Lt. Druehl saw three (3) parachutes which later turned out to be Lt. Gleason, Lt. Zackert and T/Sgt. Stoelting. Lt. Donovan delayed and his chute was not observed to open. The plane spun down and exploded at approximately 5000 feet, breaking up in two pieces. He observed no more chutes. Later Druehl met Gleason, Zackert, Donovan, and Stolting and was told by a German POW interrogator that six (6) bodies had been found and was shown the dog tags of Lt. Malone. Thus one crew member remained unaccounted for.

Lt. Druehl stated that the radar operator, Zackert, observed the explosion throught the bomb bay. Following crews later reported that 4 bombs left the ship and there was an explosion as they reached a point approximately 5 feet below the aircraft. Zackert bailed out through the bomb bay in a flak suit. Stolting was blown out. None of those who survived known anything concerning what happened to the members of the crew in the waist and tail. The co-pilot, Lt. McKay, was riding in the tail as Formations Officer. S/Sgt. Heilman, S/Sgt. Lawrence and S/Sgt. Souse were in the waist.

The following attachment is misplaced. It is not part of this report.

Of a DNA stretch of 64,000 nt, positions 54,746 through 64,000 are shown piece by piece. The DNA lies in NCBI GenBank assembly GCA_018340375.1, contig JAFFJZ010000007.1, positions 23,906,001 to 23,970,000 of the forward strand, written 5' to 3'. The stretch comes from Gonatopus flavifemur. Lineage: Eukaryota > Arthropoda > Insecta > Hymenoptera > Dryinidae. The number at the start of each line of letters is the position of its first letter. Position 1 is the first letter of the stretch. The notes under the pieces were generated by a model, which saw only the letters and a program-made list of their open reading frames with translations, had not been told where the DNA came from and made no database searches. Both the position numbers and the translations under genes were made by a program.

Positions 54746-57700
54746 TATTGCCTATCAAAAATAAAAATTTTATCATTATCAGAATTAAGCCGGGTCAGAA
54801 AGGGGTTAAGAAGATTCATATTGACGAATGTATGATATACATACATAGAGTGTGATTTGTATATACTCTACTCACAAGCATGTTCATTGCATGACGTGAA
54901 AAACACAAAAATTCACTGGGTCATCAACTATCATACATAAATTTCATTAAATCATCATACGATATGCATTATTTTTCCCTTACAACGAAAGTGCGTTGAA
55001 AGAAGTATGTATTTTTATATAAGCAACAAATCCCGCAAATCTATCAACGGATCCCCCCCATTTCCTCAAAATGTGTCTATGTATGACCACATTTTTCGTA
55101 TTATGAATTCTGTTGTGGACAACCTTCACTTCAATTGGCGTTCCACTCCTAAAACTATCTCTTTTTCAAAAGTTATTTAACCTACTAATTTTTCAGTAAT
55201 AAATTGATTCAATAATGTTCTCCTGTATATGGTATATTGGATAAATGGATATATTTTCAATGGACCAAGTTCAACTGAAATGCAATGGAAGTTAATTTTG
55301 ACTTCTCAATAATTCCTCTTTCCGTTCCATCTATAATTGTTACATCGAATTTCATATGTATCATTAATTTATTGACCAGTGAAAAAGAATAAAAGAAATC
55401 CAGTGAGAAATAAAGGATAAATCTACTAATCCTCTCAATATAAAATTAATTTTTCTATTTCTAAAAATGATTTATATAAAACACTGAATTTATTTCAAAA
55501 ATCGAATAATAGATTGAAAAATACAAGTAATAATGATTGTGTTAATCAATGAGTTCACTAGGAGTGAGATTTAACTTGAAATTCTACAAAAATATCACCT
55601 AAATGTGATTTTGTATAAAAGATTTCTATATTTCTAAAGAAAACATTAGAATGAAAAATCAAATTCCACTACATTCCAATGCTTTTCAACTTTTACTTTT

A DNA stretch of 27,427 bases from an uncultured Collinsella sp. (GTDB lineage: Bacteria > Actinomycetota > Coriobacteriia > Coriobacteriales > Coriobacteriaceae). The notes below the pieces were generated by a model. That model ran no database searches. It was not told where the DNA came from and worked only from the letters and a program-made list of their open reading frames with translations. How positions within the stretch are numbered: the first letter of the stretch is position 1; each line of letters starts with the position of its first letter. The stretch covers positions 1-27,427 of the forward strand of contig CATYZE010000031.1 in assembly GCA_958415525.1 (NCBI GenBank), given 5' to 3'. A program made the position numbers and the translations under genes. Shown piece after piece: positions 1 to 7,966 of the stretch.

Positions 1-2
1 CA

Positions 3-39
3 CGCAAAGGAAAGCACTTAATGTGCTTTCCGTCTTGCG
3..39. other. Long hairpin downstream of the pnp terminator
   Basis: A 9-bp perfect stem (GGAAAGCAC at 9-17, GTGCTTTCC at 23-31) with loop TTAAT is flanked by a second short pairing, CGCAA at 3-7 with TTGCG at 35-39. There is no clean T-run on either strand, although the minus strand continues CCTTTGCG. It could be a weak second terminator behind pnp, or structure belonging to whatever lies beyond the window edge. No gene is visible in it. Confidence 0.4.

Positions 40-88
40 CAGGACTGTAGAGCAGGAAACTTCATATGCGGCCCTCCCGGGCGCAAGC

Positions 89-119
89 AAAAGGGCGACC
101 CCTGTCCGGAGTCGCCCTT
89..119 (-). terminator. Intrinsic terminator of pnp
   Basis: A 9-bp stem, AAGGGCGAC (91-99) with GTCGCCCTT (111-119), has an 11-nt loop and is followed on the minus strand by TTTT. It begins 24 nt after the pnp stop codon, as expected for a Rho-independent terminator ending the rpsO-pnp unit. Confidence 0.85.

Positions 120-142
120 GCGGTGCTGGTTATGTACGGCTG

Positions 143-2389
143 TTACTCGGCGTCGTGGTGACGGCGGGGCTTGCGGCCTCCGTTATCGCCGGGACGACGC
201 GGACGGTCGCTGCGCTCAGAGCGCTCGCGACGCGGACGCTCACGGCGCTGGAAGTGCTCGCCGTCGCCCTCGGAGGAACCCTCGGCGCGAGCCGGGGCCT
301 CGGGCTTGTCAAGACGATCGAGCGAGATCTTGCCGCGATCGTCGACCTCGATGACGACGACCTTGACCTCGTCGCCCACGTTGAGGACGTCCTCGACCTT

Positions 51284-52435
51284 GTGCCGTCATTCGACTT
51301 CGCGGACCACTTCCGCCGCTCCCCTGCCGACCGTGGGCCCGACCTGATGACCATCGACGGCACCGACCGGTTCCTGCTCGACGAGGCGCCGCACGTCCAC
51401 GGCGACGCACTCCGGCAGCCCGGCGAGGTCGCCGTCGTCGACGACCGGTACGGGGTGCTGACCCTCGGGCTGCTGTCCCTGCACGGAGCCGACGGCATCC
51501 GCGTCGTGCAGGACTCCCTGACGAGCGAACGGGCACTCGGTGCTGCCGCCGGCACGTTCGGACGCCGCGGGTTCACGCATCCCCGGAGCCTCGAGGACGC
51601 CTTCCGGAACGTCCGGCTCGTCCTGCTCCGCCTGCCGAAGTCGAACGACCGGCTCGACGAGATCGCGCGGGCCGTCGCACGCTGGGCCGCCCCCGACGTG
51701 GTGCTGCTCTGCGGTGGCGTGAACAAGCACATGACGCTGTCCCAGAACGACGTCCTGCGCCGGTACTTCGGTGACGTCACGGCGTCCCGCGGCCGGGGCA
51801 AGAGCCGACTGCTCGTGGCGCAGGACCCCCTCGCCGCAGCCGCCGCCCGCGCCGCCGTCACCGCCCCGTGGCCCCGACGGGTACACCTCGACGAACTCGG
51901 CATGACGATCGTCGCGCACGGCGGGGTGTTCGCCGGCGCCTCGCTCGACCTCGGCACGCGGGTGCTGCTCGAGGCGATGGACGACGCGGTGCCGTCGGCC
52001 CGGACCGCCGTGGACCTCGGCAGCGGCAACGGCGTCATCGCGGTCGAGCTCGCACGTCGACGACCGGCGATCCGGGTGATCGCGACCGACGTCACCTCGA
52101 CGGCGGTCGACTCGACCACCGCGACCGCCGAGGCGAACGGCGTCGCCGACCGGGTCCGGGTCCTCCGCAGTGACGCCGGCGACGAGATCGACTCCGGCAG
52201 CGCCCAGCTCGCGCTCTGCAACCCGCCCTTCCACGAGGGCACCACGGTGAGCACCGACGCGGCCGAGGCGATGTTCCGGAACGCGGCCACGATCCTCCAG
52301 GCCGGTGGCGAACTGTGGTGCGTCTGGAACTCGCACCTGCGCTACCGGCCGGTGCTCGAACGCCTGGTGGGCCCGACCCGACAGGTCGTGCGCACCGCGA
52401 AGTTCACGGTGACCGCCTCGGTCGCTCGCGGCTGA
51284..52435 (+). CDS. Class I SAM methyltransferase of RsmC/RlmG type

After POW liberation, Lt. Druehl returned to Hamlyn, Germany, but was unable to gain any information concerning missing crew members.

William H. Morgan
Capt, Air Corps


The following is an account of the mission of December 31, 1944, of which subject officer was command pilot and I was pilotage navigator.

Our target was Hannover, Germany. We flew over the assigned target (Misburg Oil Refinery) but could not pick up target in time to make a bombing run. The decision was made to hit the M/Y at Hameln as a last resort target. We made the run with no flak or fighters opposition. Just after bombs away an explosion blew the nose of the A/C in. I mmediately tried inter-phone, but it was inoperative. I helped the other navigator open the escape hatch and went back into the nose of the ship to get a fire extinhuisher to put out a fire under the main wing span. I again went back to the nose to get an emergency oxygen mask for the other navigator who was anoxic. During this time the plane was diving, but I don’t know what direction it had turned or whever it circed, etc. Also during this time the bombardier and the other navigator had gone up to the flight deck and seen the pilots. I did not go to the flight deck. The bombardier mentioned that he had gotten the order to bail. The other navigator and the bombardier bailed and I went into the nose to adjust my chute. The plane made a violent turn or spin at this time and I was pinned to the side of the A/C. The pressure let up for a moment and I dove through the escape hatch. I opened my chute as soon as I left the slipstream. Looking up I saw a large square sheet of metal (I presume so, as it shone and glittered as it tumbled) and small bits of debris tumbling down. I drifted quite a distance in my chute, landing in a woods near a small village where I was picked up about a minute later by civilians.